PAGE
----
Close-Up by Esther Verhoef is her first novel translated from the original Dutch into English in the UK, brought to us by Quercus. It’s one to enthusiastically include in the psychological thriller category, but with a buyer-beware sticker. I know some prefer the bedroom door closed on their crime and thriller reading and we are heading into erotic thriller territory here. (Albeit the bedroom is often not the location of choice…) But you have been warned: just in case you are sensitive to such matters. And I know that some of you may exclaim that intimate doings are not necessary to the plot. They are with this novel: it’s about a relationship, first and foremost; about moving on and finding new confidence. Thus it’s all rather key to the plot in Verhoef’s Close-Up.
The narrative comes in two first person interweaving strands. The first and main is the story through Margot’s eyes. The second comes from an unnamed and much darker individual. Margot has just emerged from the breakdown of a relationship with John, who had been unfaithful. She has lost confidence during that relationship and emerges not as a butterfly but as a plump pupa; and at size 18, she is just managing to fit into the normal range of clothes in the shops (a perfect piece of translation). Her confidence remains in her work however, but it has become easy and routine. Thus, she is ready to move on in her work too, although she does not appreciate this until she meets Leon.
Margot is let down by a friend for a weekend trip to London but summons the courage to go alone. (Not wasting money being a Dutch trait, lovingly invoked here.) On the plane she meets Leon and initially he unnerves her with his staring. Later, he saves her from a potentially dire weekend in London and a hotel for which TripAdvisor.com comments would make headline news in the UK’s media. (Unfavourably, to say the least.) Leon is a professional photographer and Margot enters a new world with him over that London weekend. This continues when they both return home to the Netherlands…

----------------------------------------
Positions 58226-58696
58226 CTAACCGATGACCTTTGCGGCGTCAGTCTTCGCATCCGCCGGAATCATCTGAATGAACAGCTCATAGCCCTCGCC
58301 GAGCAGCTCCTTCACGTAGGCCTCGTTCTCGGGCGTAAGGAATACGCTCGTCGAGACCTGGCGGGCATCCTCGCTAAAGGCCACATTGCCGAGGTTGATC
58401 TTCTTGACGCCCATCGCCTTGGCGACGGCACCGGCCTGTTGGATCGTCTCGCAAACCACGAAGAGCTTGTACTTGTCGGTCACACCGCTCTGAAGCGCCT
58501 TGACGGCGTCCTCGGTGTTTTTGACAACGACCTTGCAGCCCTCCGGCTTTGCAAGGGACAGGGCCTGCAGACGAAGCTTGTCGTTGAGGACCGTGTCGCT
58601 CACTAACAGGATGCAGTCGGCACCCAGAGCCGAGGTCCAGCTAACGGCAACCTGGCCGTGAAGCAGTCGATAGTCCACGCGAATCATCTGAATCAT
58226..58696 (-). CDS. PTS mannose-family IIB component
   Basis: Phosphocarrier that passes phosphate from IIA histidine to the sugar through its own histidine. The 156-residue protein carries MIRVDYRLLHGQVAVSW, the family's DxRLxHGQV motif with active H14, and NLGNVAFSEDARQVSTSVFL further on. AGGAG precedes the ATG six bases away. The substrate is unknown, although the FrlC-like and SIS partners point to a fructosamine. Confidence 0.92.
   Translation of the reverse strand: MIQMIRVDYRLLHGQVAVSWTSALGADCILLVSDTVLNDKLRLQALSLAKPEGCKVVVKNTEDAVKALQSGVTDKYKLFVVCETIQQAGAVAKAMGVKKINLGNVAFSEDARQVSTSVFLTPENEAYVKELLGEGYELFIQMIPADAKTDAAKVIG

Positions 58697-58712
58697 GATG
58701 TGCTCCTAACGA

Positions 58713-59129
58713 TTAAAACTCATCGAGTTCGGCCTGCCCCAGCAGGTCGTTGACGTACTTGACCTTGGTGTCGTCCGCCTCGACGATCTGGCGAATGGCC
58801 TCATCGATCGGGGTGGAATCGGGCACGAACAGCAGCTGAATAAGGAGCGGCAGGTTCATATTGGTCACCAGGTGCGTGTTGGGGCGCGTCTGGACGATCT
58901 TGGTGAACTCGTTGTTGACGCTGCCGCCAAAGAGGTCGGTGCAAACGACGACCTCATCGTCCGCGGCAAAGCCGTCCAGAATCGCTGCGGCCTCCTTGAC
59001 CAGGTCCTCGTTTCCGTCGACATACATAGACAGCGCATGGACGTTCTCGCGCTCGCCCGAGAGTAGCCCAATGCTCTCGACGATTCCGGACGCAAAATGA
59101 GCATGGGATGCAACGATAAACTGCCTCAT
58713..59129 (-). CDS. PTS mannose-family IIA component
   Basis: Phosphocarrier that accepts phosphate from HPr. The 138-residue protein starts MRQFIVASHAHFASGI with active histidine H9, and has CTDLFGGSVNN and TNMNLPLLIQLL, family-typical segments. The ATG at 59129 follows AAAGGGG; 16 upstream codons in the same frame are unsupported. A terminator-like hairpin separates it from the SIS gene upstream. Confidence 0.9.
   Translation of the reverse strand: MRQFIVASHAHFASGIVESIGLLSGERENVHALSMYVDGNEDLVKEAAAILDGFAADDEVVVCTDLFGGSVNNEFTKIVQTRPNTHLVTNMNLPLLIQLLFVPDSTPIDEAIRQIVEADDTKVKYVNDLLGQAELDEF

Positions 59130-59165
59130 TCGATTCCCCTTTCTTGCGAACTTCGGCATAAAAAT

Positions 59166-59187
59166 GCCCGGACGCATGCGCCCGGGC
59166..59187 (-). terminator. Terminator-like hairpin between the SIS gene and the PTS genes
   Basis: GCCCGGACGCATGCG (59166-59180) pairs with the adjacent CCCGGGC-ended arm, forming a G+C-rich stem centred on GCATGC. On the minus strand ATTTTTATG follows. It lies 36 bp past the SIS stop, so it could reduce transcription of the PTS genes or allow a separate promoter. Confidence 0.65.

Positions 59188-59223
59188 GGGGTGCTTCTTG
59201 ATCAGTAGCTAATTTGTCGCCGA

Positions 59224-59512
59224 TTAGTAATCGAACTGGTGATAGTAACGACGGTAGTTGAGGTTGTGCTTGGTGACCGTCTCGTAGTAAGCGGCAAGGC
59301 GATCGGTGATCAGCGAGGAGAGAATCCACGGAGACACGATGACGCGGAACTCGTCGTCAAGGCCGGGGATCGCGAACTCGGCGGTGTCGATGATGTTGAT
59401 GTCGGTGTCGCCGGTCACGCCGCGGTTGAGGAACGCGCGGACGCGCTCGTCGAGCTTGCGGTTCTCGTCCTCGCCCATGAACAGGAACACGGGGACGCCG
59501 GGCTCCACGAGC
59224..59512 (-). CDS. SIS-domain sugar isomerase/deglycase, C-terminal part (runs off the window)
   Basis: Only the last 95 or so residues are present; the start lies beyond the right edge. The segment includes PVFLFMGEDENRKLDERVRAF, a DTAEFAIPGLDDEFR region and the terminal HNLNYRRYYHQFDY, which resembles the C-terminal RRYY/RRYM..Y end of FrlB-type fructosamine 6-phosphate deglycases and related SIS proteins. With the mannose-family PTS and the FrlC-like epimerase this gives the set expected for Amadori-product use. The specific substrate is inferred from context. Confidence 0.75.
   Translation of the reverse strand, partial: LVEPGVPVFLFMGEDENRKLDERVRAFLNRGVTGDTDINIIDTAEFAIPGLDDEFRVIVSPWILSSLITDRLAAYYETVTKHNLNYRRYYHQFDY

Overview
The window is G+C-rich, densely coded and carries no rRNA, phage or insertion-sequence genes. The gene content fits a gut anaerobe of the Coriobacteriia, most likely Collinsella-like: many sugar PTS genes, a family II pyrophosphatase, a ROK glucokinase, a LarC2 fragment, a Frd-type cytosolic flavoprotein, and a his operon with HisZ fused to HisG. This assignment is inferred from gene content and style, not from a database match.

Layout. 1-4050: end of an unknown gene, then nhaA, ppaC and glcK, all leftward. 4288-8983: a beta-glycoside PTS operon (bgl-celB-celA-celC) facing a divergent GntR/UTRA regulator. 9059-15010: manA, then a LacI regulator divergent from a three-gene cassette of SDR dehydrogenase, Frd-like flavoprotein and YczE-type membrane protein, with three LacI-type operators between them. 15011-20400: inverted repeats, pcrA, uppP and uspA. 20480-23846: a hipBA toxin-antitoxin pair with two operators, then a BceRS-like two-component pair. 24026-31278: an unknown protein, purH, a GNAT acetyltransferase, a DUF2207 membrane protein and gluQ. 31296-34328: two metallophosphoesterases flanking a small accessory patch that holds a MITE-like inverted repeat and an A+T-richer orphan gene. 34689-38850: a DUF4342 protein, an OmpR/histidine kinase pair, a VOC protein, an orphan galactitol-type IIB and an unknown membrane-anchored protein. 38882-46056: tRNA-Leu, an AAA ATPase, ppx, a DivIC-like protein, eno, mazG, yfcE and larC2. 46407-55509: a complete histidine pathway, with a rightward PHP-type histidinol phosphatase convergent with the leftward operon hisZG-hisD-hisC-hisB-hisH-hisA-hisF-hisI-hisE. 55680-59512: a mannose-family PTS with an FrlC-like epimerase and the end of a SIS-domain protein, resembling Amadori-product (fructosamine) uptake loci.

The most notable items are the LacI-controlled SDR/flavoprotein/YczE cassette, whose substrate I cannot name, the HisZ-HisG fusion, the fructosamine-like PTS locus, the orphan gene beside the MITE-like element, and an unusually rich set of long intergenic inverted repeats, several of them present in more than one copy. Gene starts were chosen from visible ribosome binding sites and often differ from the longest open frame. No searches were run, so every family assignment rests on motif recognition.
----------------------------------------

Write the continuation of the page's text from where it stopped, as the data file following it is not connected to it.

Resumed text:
But let’s not forget the dark voice that opens the book – as if it’s even possible to do so… That voice tells us clearly that Edith, former girlfriend of Leon, was not a suicide as concluded and reported, but that she was murdered.
Margot shares both usual and unusual features with Edith. The Rubenesque figures are usual, the heterochromia iridium eye features are not. Both invite Leon to Margot. But what is it that invites Margot to this new partnership? Fear? Suspense? Excitement? Renewed confidence? Growth?
Verhoef’s narrative from the dark unnamed one perfectly depicts a control freak that is a serial killer in the making. Likewise, she tells a tale of discovery through Margot’s eyes: those of someone who can be naive through lack of confidence, but whose confidence in other arenas holds forth, realistically.
Both Margot and Leon are on a journey here. Leon comes across as a very dominant partner in a potentially stiffling relationship. Margot is prepared to seek anything new to her…
The tension builds and is maintained effectively by Verhoef throughout. What commeth the end? You have to read it, and I promise a major curve ball towards the end. The pace of the plot is top gear, with the surrounding atmosphere on reading very dark.
Also featuring in this novel are aspects of Dutch culture and family life. Margot visits and falls out with her parents. Dutch celebrations make their mark. Margot sings in her car while driving to a destination (and the Dutch love to sing together). Translated into English, this novel provides spot-on insights into the culture, if you pay attention.
I said earlier this year that I was “going Dutch”. They can grip you in a vice, these Netherlanders…